Alter-Imperial paradigm: Empire studies and the Book of Revelation
Wood, Shane Joseph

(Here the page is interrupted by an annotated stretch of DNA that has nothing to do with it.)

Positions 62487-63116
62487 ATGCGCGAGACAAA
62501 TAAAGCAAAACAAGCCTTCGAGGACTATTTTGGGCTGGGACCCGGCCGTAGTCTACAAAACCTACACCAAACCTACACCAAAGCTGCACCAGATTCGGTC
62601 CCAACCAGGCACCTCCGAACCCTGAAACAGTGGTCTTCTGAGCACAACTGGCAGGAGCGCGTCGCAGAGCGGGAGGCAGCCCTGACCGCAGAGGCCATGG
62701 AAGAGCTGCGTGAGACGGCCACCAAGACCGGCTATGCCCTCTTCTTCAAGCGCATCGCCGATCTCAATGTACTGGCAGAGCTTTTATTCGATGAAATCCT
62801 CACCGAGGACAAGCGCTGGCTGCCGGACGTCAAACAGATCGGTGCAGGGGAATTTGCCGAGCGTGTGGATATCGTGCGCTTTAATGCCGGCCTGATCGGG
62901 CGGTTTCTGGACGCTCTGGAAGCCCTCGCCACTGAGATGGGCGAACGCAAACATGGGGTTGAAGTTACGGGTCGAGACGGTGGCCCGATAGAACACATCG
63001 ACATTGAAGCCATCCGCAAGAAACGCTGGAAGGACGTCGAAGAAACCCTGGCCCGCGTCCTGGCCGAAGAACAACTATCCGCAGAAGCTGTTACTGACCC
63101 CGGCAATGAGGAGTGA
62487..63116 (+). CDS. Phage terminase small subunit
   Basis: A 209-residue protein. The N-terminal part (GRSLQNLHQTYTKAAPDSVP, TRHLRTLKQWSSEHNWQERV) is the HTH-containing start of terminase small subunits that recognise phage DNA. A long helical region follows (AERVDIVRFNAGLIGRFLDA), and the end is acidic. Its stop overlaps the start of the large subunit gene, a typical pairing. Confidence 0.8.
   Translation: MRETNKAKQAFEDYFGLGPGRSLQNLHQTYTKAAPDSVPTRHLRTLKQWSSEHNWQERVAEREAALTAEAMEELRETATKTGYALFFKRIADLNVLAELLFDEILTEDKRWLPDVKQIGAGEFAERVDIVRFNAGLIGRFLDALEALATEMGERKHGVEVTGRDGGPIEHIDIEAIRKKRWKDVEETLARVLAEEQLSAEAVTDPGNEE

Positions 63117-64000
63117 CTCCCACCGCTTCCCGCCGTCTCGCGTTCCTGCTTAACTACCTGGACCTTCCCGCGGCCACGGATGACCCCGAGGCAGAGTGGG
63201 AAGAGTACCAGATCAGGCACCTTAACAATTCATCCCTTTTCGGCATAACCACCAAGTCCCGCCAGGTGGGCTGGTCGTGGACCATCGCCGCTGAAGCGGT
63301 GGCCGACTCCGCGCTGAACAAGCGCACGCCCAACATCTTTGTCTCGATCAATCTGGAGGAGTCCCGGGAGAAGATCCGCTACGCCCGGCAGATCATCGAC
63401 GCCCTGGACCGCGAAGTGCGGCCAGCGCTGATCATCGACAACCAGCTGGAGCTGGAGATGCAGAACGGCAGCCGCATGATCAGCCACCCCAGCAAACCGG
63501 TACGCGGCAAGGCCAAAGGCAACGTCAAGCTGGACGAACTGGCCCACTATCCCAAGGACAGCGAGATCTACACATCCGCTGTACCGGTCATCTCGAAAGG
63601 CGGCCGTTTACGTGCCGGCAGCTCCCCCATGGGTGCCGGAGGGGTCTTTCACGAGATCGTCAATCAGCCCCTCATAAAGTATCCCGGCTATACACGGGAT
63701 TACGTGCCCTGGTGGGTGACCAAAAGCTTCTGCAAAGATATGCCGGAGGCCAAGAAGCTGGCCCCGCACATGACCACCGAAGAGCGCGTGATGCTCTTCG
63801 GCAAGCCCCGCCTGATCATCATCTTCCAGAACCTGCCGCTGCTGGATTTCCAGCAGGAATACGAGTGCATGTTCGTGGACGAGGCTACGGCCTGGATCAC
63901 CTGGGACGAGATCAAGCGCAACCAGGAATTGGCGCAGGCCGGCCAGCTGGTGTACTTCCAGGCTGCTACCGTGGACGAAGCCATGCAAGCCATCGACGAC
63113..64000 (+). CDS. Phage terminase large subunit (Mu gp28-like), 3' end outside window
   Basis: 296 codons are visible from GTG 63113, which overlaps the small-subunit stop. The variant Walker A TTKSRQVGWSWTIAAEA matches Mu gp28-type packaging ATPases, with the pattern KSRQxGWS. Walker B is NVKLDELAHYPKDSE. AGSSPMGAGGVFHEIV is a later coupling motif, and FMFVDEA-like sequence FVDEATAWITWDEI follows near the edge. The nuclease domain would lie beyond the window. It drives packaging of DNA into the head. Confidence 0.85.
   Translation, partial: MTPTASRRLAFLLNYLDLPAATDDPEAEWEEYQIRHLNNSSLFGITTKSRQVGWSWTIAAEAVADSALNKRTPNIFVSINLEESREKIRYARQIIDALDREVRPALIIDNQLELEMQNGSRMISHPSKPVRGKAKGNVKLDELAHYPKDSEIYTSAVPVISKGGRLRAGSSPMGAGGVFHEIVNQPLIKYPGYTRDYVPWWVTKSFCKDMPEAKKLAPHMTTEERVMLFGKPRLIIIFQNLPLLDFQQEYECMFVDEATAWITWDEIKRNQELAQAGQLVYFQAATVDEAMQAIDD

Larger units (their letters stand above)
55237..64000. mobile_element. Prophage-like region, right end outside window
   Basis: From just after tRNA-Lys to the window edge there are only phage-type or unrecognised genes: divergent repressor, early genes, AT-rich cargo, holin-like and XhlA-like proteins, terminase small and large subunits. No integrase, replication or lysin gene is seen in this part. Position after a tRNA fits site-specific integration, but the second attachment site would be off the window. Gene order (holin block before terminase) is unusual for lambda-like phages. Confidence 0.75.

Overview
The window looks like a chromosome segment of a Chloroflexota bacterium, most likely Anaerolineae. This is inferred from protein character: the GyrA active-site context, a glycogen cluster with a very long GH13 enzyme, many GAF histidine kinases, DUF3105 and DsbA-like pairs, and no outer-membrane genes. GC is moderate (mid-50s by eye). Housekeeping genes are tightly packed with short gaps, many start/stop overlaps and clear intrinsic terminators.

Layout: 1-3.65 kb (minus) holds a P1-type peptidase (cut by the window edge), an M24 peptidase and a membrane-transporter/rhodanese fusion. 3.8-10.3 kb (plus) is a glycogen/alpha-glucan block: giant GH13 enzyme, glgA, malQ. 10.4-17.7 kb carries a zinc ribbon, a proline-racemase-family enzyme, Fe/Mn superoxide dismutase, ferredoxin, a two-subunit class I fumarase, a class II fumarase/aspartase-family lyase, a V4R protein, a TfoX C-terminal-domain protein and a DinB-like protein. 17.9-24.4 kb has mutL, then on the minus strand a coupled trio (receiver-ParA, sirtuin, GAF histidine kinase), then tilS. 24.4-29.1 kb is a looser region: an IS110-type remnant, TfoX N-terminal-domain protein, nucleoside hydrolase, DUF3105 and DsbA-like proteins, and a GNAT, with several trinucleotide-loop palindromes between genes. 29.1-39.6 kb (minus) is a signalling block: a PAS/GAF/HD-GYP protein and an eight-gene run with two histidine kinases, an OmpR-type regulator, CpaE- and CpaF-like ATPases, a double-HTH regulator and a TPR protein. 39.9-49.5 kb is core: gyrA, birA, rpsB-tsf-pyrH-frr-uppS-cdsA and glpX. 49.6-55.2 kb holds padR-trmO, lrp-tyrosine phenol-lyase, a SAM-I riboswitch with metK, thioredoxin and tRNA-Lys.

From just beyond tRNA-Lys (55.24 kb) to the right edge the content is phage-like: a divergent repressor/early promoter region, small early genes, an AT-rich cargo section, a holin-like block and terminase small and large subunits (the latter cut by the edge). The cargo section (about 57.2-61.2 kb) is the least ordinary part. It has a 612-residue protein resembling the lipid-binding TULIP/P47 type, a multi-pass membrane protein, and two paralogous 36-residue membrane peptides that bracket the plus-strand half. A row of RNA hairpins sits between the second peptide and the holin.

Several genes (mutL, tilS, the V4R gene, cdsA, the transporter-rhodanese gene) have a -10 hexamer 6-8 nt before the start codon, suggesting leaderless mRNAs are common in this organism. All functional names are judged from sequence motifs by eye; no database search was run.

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The question “How does Revelation interact with the Roman Empire?” weaves its way through the past 125 years of scholarly research on the Apocalypse. Yet, flawed methodologies, false assumptions, and limited trajectories have led to poor conclusions that posture Revelation as nothing more than a vitriolic attack on the Roman Empire that intends to incite, reveal, and/or remind Christians of imperial evil. This thesis challenges this academic narrative of the Apocalypse through the development and implementation of the Alter-Imperial paradigm. Repositioning the theoretical background of the imperial inquiry around Empire Studies, the Alter-Imperial paradigm applies insights from Postcolonial criticism and “examinations of dominance” to engage the complexities of the relationship between the sovereign(s) and subject(s) of a society—a dynamic far more intricate than either rebellion or acquiescence. From this disposition, various forms of Roman propaganda (from Augustus to Domitian) are explored to surface the Sovereign Narrative saturating the public transcript and immersing the subjects in key messages of absolute dominance, divine favor, and imperial benevolence. The date of Revelation’s composition, then, is established to isolate the socio-historical analysis to the Flavian dynasty, paying particular attention to the viewpoint of the oppressed and the question of “persecution.” The Flavian dynasty’s essential development of an anti-Jewish environment (intensified in Domitian’s reign) offers not only a contentious context for Christian communities—still viewed as indistinguishable from Jewish communities by Roman elite—but also indelible images of imperial propaganda through which subject texts, like Revelation, can interact with the empire. From this vantage point, the Alter-Imperial paradigm offers fresh interpretative possibilities for familiar (and even forgotten) texts, such as Revelation 20:7-10. This enigmatic passage depicts the release of Satan from a 1,000 year imprisonment at a climactic moment in the Apocalypse, and yet, this text is widely neglected in Revelation scholarship. Parallels to Roman triumphal processions (a central element in Flavian propaganda), however, demonstrate that Revelation 20:7- 10 depicts Satan as the bound enemy leader marching in God’s triumphal procession. Nevertheless, the Alter-Imperial paradigm does not stagnate at intriguing textual parallels. Indeed, this interpretation of Revelation 20:7-10 postures the interpreter to poignantly address the question: “How does Revelation interact [not merely subvert] the empire?” Specifically, the use of Roman imagery in the subject text does not necessitate an “anti-imperial” intent, but may simply be the grammar with which the subject text constructs their Alter-Empire. In fact, the Alter-Imperial paradigm suggests that to reduce Revelation to an anti-Roman document intent on the empire’s destruction is to over-exaggerate Rome’s significance in the subject text and, then, to miss its true target—the construction of the Alter-Empire through the destruction of the true enemy, Satan.